Our goals are as follows:

a. We will be walking to and from her new school everyday in the event that she does not qualify for the bus.

b. We have already started learning how to utilize an iron safely.

c. I have sewing projects already lined up for her and we will be going over how to operate a sewing machine and the foot pedal safely.

d. We will be learning how to cook and use a stove/oven.

In case anyone wonders “why” we haven’t already learned how to do these things, Michaela simply wasn’t ready. It’s funny how nature takes it’s course: now that my daughter is soon to be thirteen years old, she now considers it “time” to grow up. She is so aware of her challenges that she is now willing and determined to do things and behave “like everyone else.”

This change in my daughter is in itself, a God-send. And I, will be sitting in the background, quietly shaping and supporting my daughters self-esteem.

Worse-case-scenario? I am willing to allow my daughter some space to try things on her own at her new school but I am not willing to allow her to walk to and from school just yet. I may have to quit work so I can escort her back and forth. In the event of this possibility, I have decided that I will continue on with my plans to go back to college part-time and at the same time, utilize my past education/training as an Early Childhood Educator and daycare at home part-time for some kind of income.

We’ll see what happens.

*Sigh.* There’s one thing for certain: there’s never a dull moment in my life.



  1. Wow, this is a lot to think about.

    I feel the same way you do about birthdays. I don’t really notice getting older, but the day itself is a depressing reminder of the fact that I’m still stuck here.

    I think you’re being very wise to be so proactive about helping Caela’s transition,and coming up with plans to support her during this change. It also does sound like she’s feeling more ready to branch out, so perhaps these changes are coming at the right time for her. Nevertheless, I know your readership will be anxious to know how you and she are doing as this major transition occurs.

    Comment by David — May 21, 2008 @ 08:46

  2. Happy belated birthday, C’hele. I actually keep forgetting how old I am. When someone asks me, I really have to think about it now. I feel like I’m in my 80’s lately, but that’s because of this shot I got at the Doctor’s office. It has AGED ME!

    Bookstores always make me feel like a kid in a candy store! I love the smell of new books! 🙂

    I hope Caela adjusts well to high school and all her new challenges. Let’s face it though, high school is a challenge for everyone! She will do her best, I’m sure of it!

    Comment by vroni1208 — May 21, 2008 @ 17:24

  3. I love going to book stores too. I could hang out in them for hours.

    Happy, happy birthday C’hele! I hope it was a good one.

    I’m sure Caela will do just fine with her transitions…after all, she is her mother’s daughter.

    Comment by missholley — May 31, 2008 @ 21:27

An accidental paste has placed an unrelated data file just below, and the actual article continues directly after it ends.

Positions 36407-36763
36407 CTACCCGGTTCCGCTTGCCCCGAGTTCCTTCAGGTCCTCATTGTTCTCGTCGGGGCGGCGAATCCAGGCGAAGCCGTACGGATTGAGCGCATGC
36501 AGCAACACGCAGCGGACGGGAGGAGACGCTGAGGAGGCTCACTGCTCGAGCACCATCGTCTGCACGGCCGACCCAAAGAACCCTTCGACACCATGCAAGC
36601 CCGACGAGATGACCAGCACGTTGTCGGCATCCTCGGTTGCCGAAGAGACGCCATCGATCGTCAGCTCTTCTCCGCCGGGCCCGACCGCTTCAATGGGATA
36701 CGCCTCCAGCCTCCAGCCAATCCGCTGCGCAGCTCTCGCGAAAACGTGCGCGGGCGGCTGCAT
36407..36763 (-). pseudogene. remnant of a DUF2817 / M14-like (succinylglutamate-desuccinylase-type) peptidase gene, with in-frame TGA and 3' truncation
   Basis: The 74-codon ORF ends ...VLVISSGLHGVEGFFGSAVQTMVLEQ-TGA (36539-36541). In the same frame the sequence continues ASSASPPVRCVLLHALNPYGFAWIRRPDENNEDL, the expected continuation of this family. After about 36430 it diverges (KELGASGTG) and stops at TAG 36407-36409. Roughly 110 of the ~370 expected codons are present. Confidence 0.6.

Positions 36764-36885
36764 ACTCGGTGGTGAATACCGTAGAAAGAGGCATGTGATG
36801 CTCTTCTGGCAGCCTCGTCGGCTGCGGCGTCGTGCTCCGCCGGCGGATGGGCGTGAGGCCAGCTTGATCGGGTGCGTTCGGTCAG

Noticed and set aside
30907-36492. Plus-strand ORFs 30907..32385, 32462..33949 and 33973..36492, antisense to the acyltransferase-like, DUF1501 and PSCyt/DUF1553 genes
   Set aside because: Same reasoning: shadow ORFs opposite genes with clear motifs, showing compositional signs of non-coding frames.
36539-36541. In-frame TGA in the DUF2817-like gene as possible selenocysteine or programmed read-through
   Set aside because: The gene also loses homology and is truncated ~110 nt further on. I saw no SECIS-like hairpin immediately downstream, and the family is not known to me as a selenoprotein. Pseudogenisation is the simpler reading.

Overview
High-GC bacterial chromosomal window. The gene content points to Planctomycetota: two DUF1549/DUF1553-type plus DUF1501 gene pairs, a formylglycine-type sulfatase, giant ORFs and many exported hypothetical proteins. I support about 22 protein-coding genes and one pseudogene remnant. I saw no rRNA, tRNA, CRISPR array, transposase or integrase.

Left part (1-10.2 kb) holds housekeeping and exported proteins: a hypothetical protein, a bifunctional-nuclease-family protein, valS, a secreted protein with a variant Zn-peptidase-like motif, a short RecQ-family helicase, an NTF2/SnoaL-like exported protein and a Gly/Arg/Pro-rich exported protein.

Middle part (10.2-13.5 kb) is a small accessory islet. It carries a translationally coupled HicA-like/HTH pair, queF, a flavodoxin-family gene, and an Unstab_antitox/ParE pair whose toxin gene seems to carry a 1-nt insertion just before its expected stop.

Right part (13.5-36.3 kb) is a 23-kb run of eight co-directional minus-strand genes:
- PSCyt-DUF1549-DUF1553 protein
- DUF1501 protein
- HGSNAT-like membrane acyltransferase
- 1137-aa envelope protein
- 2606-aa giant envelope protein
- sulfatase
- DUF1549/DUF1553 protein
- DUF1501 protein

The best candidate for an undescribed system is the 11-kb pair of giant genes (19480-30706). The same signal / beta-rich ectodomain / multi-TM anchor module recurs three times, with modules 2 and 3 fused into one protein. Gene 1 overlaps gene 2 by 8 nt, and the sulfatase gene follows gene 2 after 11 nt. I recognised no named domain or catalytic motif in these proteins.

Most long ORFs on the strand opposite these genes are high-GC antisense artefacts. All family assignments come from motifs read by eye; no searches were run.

4. Hello from a American mother living in UK with a 22 year old son with Asperger Syndrome. I sure hear you loud and clear about your fears/concerns about your daughter as she approaches the transition to a new school. For us this was quite a year that it all came clearer that we needed to have the appropriate diagnosis with recommendations that for us came from the Centre for Social and Communication Disorders in Bromley Kent (now Lorna Wing Centre).

    In my experience it doesn’t get easier but the rewards are great. My son just graduated with a very high degree from University, and now he will go on to do his Masters, but organising the support he still needs–realising the support he will always need perhaps can take it toll on me as Mom. The nights, the days I’ve tried to do the best. …where the doctors, psychiatrists, social workers (some), teachers (most), and now administrators in the public sector will not have a clue.

    I, too, still worry about him crossing the street, being around traffic as he will follow someone else who is crossing the street, not looking or judging the traffic. And, who understands that although he looks like everyone else, it’s a bit like him being blind. And how I come across as the proverbial over-anxious, over-protective (American)mom here in England. But you’re right about not giving a fig; we have to do that in order to survive.

    I am so glad I’ve found your blog. It is brilliant.

    Take care,


    Comment by L. Anderson — August 2, 2008 @ 01:49

  5. LaVerne- THANK YOU so much for commenting. I have so much to say and to add to your comment(s). Unfortunately, I am in the midst of moving! Things are crazy as you can well imagine :). Michaela has not taken the change easily despite the “prepping.” I will get back to you with this- please check back. It may be up to two weeks as my internet will be cut off from my old residence to my new one.

    Thank you again from the bottom of my heart for taking the time to comment.


    Comment by cheles — August 2, 2008 @ 09:04